With the advances in imaging techniques and deeper understanding of vulnerable carotid plaques, the traditional concept of adopting the degree of luminal stenosis as the unique imaging marker for determining treatment option is challenged by accumulating evidence revealing that plaque composition also plays a role in ischemic stroke and thrombotic complications, irrespective of the degree of stenosis [16–18]. Currently, such parameters of plaque imaging as intraplaque haemorrhage, plaque volume, inflammation and intraplaque neovascularization, carotid plaque thickness, lipid-rich necrotic core and fibrous cap, surface morphology, etc are considered imaging biomarkers of vulnerable carotid plaques . Beyond these, more recently increasing data has demonstrated that atherosclerotic plaque calcification is a complex, active biological process involving in plaque vulnerability to rupture, consequently leading to major cardiovascular events such as myocardial infarction [20, 21]. Clinical imaging modalities including non-invasive (e.g. CT) or invasive (e.g., intravascular ultrasound (IVUS), Optical coherence tomography (OCT)) methods, are utilized in description of calcified carotid plaque . Inheriting the detection sensitivity of CT to calcium, GSI uses X-rays and expresses the absorption of the energy spectrum based on tissue composition and lesions, performing quantitative analysis via the material decomposition technique, of which the calcium map displays only calcium density and enable measurement of calcium content in plaque . In the present study, patients with unstable plaques showed a decrease in calcium content compared with calcified plaques group. Together with the previous study suggesting less calcification associated with clinically symptomatic plaques rather than the asymptomatic ones , this finding indicates that GSI calcium content could be associated with plaque instability. Interestingly, our study also found that the spectral curve slope of CT value of plaque in the patients with stable plaques was significantly lower than the patients with unstable plaques, which is in parallel with a previous study reported by Karçaaltıncaba M,et al. that vulnerable plaques were rich in lipid cores, and their energy spectrum curve demonstrated a bow-up curve with a positive slope, while in contrast, stable plaques presented with a bow-down curve with a negative slope . Of note, our further ROC curves analysis revealed the optimal diagnostic threshold values of calcium content and spectral curve slope to differentiate vulnerable plaque from stable plaque, as well as their distinctive specificity and sensitivity. Taken together, our results indicate that these two parameters could serve as a potential imaging biomarker relevant to plaque vulnerability or disease progression.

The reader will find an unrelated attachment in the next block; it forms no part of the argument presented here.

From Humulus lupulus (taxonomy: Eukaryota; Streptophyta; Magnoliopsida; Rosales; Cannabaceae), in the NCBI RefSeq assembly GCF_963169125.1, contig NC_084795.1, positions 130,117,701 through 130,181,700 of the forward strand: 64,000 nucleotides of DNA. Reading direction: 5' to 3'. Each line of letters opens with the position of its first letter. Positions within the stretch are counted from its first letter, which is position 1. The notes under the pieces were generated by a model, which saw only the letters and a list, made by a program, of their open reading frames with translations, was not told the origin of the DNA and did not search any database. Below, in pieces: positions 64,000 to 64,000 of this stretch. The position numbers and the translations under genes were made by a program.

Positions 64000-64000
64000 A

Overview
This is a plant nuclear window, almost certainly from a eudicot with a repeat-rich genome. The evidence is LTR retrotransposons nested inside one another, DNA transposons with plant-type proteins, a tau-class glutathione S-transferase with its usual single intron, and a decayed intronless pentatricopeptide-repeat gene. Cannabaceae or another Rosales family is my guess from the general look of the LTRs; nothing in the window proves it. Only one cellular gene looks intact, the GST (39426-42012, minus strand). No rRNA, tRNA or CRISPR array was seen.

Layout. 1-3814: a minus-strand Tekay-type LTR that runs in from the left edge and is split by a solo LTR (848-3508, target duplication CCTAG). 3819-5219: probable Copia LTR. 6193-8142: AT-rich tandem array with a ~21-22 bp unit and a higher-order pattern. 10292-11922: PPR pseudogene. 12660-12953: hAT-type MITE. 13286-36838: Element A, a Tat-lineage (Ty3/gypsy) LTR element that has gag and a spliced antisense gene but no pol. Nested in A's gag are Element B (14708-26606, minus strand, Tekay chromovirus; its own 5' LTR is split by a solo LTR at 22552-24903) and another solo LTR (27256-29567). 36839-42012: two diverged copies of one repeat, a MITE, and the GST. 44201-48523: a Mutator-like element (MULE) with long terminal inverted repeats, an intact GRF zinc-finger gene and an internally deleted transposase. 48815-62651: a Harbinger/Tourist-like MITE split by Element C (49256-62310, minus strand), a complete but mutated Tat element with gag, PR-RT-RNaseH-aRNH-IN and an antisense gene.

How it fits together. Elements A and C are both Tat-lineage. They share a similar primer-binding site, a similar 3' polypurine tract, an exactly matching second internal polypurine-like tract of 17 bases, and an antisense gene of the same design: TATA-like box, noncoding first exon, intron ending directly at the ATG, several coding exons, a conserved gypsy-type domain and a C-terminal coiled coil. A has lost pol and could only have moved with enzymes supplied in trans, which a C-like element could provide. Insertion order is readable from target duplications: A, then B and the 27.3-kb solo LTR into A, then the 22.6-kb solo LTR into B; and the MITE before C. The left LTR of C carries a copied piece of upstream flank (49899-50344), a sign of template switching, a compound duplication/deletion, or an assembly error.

As the most promising indicator for vascular inflammation, CRP is one of the acute-phase proteins mainly produced in the liver during episodes of acute inflammation or infection. The Hs-CRP assay methods have been routinely adopted to detect small changes in CRP concentrations. Hs-CRP is nowadays considered a predictor of future cardiovascular events , and classified as Class III B level of evidence in 2016 European Guidelines on cardiovascular disease prevention , albeit still some remaining debates . Various studies have provided strong evidence that CRP inhibits endothelial nitric oxide production  and contributes to plaque instability by activating nuclear factor κappa B (NF-κB) [29, 30], inducing the expression of MMP-1, -2, and − 9 [31, 32]. In line with these previous studies, our study showed that compared with either stable plaque or control group, patients with unstable plaques had remarkably elevated serum Hs-CRP levels and more strikingly, an optimal diagnostic threshold values were also obtained for separating vulnerable plaque from stable plaque with higher specificity and sensitivity than either calcium content or spectral curve slope, supporting the view that the derangement of this inflammatory biomarker is closely associated with the formation or development of vulnerable carotid plaques. This is noteworthy since a latest new strategy of multiplying individual profiles has been proposed by Nederkoorn, et al. for selection of patients with the highest risk and for the best treatment . For instance, along with the Reynolds risk score, the addition of Hs-CRP as well as family history and traditional risk factors is reported to efficiently improve overall future risk prediction of cardiovascular events . Nevertheless, more efforts are needed to address these issues in future research.